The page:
The Meghalaya High Court has quashed a 2018 state government policy barring teachers of government-aided colleges from contesting elections and holding posts in political parties. The High Court remarked that teachers of government-aided colleges are not found to hold an office of profit and quashed the notification aimed at instilling discipline and order among the teachers in the state.
The Meghalaya Democratic Alliance government led by National People’s Party leader Conrad K Sangma in 2018 issued an order barring teachers from engaging in political activities citing that schools and colleges should be kept “free from politics”.
Justice HS Thangkhiew on Monday said, “The impugned amendments as given in the impugned notification dated 23.03.2021, amending the Aided College Employees Rules, being the product of a flawed decision-making process, are held to be unsustainable, and as such, the impugned notification is set aside and quashed.” The state government had formulated the Meghalaya Education Policy, 2018 and an order was issued in March last year restricting teachers of government-aided Colleges from taking part in political activities and political associations.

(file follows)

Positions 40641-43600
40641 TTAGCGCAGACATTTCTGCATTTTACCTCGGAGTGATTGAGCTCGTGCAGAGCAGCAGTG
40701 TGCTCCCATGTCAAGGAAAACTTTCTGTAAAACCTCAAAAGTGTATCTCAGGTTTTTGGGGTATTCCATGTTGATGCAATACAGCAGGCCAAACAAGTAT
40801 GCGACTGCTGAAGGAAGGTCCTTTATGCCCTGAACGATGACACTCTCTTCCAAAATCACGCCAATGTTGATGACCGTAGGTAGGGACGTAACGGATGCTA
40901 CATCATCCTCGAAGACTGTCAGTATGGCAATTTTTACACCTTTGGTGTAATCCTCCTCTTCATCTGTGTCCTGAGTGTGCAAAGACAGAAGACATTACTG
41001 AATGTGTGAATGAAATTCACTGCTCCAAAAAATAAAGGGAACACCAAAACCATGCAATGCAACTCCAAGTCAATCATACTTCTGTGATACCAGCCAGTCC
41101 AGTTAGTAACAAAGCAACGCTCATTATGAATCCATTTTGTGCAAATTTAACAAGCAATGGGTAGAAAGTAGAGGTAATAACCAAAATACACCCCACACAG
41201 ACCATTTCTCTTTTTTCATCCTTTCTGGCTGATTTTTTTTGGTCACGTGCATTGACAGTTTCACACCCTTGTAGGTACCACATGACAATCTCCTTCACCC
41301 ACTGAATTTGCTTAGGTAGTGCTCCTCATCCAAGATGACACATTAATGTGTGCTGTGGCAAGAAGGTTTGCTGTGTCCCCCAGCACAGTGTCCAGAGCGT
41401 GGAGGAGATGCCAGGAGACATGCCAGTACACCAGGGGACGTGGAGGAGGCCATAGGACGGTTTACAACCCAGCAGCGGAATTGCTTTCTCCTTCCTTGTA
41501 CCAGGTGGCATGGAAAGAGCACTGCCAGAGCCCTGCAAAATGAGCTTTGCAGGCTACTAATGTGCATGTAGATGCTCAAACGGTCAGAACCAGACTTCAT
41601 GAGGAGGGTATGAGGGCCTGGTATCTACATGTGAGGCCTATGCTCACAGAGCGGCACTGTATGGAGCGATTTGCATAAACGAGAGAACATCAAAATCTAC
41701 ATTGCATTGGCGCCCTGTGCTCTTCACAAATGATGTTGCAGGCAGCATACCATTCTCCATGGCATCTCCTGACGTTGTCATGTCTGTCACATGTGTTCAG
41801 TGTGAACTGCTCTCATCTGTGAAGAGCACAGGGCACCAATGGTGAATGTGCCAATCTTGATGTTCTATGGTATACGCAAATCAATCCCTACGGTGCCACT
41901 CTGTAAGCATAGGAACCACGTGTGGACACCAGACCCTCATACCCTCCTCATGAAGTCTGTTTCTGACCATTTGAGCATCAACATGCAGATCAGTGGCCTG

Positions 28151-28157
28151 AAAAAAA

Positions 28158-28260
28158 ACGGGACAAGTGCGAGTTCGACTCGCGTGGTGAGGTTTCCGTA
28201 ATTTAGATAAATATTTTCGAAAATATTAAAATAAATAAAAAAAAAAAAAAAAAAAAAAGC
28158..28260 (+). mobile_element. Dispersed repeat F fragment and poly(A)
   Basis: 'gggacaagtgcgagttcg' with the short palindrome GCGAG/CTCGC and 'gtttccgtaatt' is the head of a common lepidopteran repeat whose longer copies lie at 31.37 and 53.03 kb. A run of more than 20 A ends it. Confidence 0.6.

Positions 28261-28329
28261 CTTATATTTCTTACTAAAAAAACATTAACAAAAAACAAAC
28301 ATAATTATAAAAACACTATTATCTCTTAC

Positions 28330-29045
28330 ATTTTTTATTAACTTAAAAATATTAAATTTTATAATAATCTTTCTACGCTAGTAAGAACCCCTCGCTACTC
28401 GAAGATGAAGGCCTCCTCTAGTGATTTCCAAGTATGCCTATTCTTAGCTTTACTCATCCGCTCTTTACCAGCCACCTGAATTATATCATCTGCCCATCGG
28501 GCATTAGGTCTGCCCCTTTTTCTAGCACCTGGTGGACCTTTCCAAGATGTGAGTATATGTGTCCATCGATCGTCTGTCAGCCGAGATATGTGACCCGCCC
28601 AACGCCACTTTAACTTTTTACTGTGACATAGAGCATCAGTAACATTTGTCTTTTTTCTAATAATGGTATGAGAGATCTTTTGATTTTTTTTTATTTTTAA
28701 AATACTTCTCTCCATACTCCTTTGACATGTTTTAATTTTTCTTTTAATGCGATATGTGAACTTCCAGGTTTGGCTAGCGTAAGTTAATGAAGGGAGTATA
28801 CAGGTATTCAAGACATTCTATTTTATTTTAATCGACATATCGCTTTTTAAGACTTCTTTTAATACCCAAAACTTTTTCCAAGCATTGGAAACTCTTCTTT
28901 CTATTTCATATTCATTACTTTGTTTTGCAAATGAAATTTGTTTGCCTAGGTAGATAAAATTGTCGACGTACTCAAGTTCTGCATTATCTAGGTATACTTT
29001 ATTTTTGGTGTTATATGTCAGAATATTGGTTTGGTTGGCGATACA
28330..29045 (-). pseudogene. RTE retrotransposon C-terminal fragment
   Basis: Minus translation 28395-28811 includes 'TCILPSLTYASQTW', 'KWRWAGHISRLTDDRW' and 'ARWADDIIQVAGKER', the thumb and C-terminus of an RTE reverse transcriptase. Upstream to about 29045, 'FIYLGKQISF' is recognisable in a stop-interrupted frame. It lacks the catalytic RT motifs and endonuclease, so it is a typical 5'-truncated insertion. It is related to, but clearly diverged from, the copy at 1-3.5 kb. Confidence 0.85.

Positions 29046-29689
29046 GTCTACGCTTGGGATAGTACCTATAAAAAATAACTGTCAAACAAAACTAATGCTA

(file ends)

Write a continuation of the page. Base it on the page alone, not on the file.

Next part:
The state government order was imposed to “instil discipline and order” in the recognized schools, and to ensure a healthy environment for the growth of children studying in the schools of Meghalaya.
The judge termed it “misplaced” the arguments put up by the government counsel clubbing college teachers under the purview of the Meghalaya School Education Act, 1981 as the policy deals specifically with schools and has no bearing on government-aided private colleges.
“As per the discussions made and taking into account the settled legal position, the petitioners in the considered view of this court, are not found to hold an Office of Profit, and if, they satisfy the other conditions as laid down in Articles 102(1) and 191(1), cannot be debarred by the rules as amended from contesting in elections or holding political office,” the order stated.
“Further the contention that the government exercises deep and pervasive control over the services of the petitioners and the institutions has not been borne out by the materials on record,” the court said.